Star Trek Into Darkness and Physical Media

I really liked Star Trek Into Darkness.

For some reason I had middling expectations going in. It didn’t do quite as well as its predecessor, 2009’s Star Trek, in North America. This informed my opinion. I really liked the 2009 film, and had expected a Pirates of the Caribbean style “box office take of each movie reflects audience appreciation of previous film in franchise” explosion. It didn’t happen. I concluded that Into Darkness must have had something wrong with it.

I saw the previews. It looked like the USS Enterprise got destroyed. My brain replayed a remembered or imagined fanboy’s voice: “How many times can you destroy the Enterprise?” Another question, too dark even for my inner dialogue to whisper: “Is this the film that ends the new Star Trek franchise?”

No, it’s not. Into Darkness is really good. I don’t know why more people didn’t go to see it. I need to watch it a couple more times, but currently I believe I like it better than the previous film. And I really liked the previous film!

Okay, time for side note/personal trivia/minutia that no one except me cares about. The previous film — 2009’s Star Trek — was the first movie I bought on Blu-ray. For years I had held out. I had decided that it wasn’t a big enough jump from DVD, and the next format I was going to adopt was digital download. I had already gone digital with music; I hadn’t bought a CD in years.

Then I bought a PS3. In 2009, when Sony released the Slim model. Suddenly I had a Blu-ray player. Then I saw Star Trek for sale at Walmart … and the Blu-ray was less expensive than the DVD.

My theory is that the some industry was trying to push consumers toward the bright Blu-ray future. Maybe it was the Blu-ray consortium. Maybe it was retailers. Maybe it was both. I went for it hook, line, and sinker.

Somehow I had never redeemed a digital copy of a movie. Today, I can’t remember what my reasoning for this was. After Christmas of 2012, sitting in my basement, I decided to redeem all of the digital copies I had previously ignored. Some had expired. Some I was able to redeem despite their expiration date having passed.

Several weeks later, my wife and I were going to watch The Bourne Legacy. I took the Blu-ray disc out of its case and pushed it into our Blu-ray player. No dice. It wouldn’t play. I took the disc out and looked at it, then put it away. I took the HDMI cable out of our Blu-ray player and put it into our Apple TV. We then watched the film with no issue. That was the moment I decided I don’t need media anymore.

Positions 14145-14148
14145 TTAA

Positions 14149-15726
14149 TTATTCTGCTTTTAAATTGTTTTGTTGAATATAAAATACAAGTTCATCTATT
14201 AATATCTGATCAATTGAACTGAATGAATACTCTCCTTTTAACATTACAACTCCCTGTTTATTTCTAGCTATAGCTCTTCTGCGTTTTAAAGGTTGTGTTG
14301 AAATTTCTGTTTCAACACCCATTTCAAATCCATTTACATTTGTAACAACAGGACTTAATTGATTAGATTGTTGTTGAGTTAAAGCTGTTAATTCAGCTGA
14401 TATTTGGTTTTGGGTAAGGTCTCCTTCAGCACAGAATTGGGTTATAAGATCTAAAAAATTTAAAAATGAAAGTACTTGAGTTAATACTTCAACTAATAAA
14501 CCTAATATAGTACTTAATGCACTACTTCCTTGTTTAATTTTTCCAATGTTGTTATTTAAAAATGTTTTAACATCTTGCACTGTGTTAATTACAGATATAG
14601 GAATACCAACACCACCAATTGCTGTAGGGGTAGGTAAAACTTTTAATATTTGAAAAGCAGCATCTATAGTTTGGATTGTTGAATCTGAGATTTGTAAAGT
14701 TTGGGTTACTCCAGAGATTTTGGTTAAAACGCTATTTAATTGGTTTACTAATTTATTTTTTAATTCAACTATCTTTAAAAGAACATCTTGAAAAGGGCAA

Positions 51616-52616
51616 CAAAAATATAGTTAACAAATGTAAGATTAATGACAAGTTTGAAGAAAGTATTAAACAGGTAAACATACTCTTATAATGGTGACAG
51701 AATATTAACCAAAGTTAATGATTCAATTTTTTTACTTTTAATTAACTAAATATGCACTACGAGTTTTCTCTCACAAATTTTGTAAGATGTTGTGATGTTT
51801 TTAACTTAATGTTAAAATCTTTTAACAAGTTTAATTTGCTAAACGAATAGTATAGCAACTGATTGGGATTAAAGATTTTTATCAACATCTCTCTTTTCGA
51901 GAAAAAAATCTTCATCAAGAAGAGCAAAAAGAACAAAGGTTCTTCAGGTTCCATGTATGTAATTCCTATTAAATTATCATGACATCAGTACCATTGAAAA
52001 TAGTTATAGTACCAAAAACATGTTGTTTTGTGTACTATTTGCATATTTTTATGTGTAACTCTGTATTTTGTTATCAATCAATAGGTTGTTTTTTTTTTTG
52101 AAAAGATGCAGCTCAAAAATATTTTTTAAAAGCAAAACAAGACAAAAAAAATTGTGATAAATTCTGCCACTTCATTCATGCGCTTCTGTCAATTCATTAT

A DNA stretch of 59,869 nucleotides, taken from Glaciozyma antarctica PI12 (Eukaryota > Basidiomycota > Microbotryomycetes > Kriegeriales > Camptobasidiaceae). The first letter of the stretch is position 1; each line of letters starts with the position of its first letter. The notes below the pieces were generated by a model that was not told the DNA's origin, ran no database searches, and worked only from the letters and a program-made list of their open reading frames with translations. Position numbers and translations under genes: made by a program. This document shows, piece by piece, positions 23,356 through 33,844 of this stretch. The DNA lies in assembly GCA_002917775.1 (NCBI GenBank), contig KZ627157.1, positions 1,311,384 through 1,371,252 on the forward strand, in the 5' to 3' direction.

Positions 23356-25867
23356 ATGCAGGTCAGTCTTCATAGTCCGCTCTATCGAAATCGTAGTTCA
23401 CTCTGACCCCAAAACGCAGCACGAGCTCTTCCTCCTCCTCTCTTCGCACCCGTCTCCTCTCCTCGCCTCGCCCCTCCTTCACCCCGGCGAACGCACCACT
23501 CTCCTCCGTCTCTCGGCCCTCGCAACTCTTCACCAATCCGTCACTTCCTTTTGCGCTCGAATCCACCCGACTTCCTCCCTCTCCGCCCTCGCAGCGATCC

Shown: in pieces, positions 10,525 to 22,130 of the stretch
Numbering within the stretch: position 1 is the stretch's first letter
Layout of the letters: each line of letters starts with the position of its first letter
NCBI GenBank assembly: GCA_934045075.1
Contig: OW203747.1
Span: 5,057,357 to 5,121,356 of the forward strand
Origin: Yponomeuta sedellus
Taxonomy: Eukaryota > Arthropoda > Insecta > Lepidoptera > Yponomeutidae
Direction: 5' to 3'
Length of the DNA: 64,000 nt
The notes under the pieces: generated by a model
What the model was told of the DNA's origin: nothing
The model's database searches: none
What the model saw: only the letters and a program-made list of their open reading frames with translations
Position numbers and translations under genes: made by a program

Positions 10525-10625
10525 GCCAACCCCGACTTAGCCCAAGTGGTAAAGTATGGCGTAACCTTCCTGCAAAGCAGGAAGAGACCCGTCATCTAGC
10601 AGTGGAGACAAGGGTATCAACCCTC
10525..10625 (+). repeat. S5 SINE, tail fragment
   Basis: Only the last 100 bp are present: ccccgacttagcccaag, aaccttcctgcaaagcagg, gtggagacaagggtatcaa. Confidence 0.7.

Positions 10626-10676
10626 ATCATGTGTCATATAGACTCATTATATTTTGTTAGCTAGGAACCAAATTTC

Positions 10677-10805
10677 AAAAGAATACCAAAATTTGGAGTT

Steam. Digital PC games. It’s great. There are no boxes to take up space. There are no discs to take up space. I rearranged the media center in our basement about a month ago, and now I have all these DVDs and Blu-rays with no place to put them. I already sold the majority of my Xbox 360, PS3, and Wii games — but I still own the games I purchased digitally. I’ll probably hold onto my 360 and PS3 because I have digital libraries. I can store those systems with very little footprint, and bring them out if I feel nostalgic. (This is a hypothetical future. I own several 360 and PS3 games that I haven’t finished yet.)

So I had made the decision to go digital only. Then Star Trek Into Darkness came out on iTunes before DVD and Blu-ray. And I missed this film — the first film I was really looking forward to that I missed because my wife was very pregnant and didn’t want to do much of anything (I still love you Julie). So I bought it. On iTunes.

So 2009’s Star Trek was the first film I purchased on Blu-ray, and 2013’s Star Trek Into Darkness was the first film I purchased digitally, on iTunes. They’re sci-fi movies set in the future.

Now I plan on buying or receiving as gifts two more Apple TVs — one for each remaining TV in our home. I wouldn’t mind if Apple announces a new model next month. I’ve got to sell off these DVDs, Blu-rays … and CDs? Digital — I’m in!